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25 Jun 2015 U.S. v. Sigelman: Another FCPA Enforcement Setback for the DOJ

On Monday, June 15, 2015, the criminal trial of Joseph Sigelman, a former co-chief executive of PetroTiger Ltd. came to an abrupt end when he pleaded guilty to a single count of conspiracy and, the following day, received a sentence of probation. Mr. Sigelman had faced a potential 20-year sentence for charges including alleged violations of the Foreign Corrupt Practices Act (FCPA). All charges except the guilty plea to a single count of conspiracy to violate the FCPA were dropped as a result of the plea. While the sudden conclusion to the Sigelman trial appears to have been brought on by a witness’s surprise change in testimony, it certainly appears to be the latest in a series of setbacks for the DOJ in its efforts…

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23 Jun 2015 FALSE CLAIMS ACT: INCREASED PROSECUTIONS AND HIGHER SENTENCES

As Assistant Attorney General Leslie R. Caldwell warned last September, the Department of Justice has increased its “commitment to criminal investigations and prosecutions that stem from allegations in False Claims Act lawsuits.” The continued rise in criminal FCA investigations, combined with substantial sentences received by those Defendants, show that Caldwell’s pronouncement was not an empty promise. Recent cases exemplify a clear intent by DOJ to continue aggressive investigation and prosecution of FCA matters. When convictions are obtained, the government has sought and obtained significant sentences against both institutional and individual wrongdoers.   Riverside General Hospital (Riverside) in Houston, Texas, is one of the more recent examples of this increased prosecutorial fervor toward FCA violations in the healthcare arena. On June 9, 2015, the former President…

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19 Jun 2015 The MCDC Orders: Everything is material

Pursuant to Rule 15c2-12 under the 1934 Act, official statements for municipal securities offerings are to contain a description of any time in the prior five years when the issuer failed to comply, “in all material respects,” with prior contractual commitments to provide continuing financial and operational disclosures. The SEC’s Division of Enforcement has taken the position that a failure to disclose such instances of material non-compliance in an official statement violates the federal securities laws.   In March 2014, the Division announced the Municipalities Continuing Disclosure Cooperation (MCDC) Initiative pursuant to which issuers and underwriters could obtain favorable settlement terms if they self-reported to the Division of Enforcement any instances in which there had been a materially inaccurate statement in a final official statement…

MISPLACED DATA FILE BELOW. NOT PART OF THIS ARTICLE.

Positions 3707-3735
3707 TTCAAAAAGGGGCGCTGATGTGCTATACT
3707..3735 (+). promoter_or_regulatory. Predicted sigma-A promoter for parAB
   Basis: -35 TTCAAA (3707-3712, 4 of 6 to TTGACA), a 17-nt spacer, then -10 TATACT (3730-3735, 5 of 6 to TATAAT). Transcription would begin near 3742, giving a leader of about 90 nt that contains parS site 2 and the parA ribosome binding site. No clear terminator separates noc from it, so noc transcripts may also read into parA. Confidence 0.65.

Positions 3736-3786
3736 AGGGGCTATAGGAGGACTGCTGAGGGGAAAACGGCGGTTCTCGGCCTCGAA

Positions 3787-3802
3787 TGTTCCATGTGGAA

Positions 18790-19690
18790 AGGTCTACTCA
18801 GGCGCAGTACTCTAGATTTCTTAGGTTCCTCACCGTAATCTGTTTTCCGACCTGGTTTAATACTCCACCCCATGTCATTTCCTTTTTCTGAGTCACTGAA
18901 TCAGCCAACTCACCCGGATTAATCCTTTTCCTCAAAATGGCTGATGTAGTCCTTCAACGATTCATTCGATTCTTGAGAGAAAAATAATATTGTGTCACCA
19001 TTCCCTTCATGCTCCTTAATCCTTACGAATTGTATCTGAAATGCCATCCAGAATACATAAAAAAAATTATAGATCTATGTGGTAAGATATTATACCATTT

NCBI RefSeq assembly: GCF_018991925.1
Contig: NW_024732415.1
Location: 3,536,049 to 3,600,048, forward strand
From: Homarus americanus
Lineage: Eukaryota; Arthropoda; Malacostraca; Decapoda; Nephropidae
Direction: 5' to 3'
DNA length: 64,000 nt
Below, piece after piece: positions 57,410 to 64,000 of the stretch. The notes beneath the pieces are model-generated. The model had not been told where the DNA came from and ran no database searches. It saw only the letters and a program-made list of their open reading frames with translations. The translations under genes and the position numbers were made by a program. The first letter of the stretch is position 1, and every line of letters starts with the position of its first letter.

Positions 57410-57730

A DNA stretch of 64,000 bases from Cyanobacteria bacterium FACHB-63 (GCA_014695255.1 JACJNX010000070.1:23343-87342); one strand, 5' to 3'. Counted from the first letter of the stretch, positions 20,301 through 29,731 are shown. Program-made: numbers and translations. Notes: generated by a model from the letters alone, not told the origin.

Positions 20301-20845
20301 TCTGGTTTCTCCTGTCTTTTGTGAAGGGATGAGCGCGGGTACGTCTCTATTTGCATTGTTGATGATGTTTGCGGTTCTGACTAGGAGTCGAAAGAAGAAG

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08 Jun 2015 Justice Department Guidelines Seek to Focus Enforcement of Structuring Law on Most Serious Cases

Prosecutorial discretion is a powerful and necessary component of our justice system. Prosecutors exercise charging decisions with few limits and often use their charging discretion to extract valuable information from targets. Nevertheless, the Department of Justice (DOJ) has recently implemented a number of high-profile initiatives aimed at directing the exercise of prosecutorial discretion in a manner that focuses enforcement actions on the most serious violations of federal law.   One of the DOJ’s initiatives limits the use of asset forfeiture in connection with the federal structuring law found at 31 U.S.C. § 5324. The Bank Secrecy Act requires banks to report cash transactions over $10,000. The structuring law prohibits individuals from structuring banking transactions in order to evade that reporting requirement. Congress passed the law…

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05 Jun 2015 CFTC and CME Collaborate to Chase Alleged Spoofers

The Commodity Futures Trading Commission’s (CFTC) ongoing use of its new anti-spoofing authority (Section 4c(a)(5)(C) of the Commodity Exchange Act) demonstrates a heightened awareness by exchanges of efforts by market participants to rapidly enter and cancel trades in order to manipulate market prices. In May 2015, the CFTC filed a complaint (Complaint) in the Southern District of New York against two traders who allegedly engaged in spoofing by layering trades in the Gold and Silver futures on the Commodity Exchange, Inc. (COMEX). The case is noteworthy for several reasons.   The Complaint alleges that defendants Heet Khara and Nasim Salim “entered orders or layered multiple orders to encourage market participants to trade opposite … smaller orders on the opposite side of the book.”  Once the…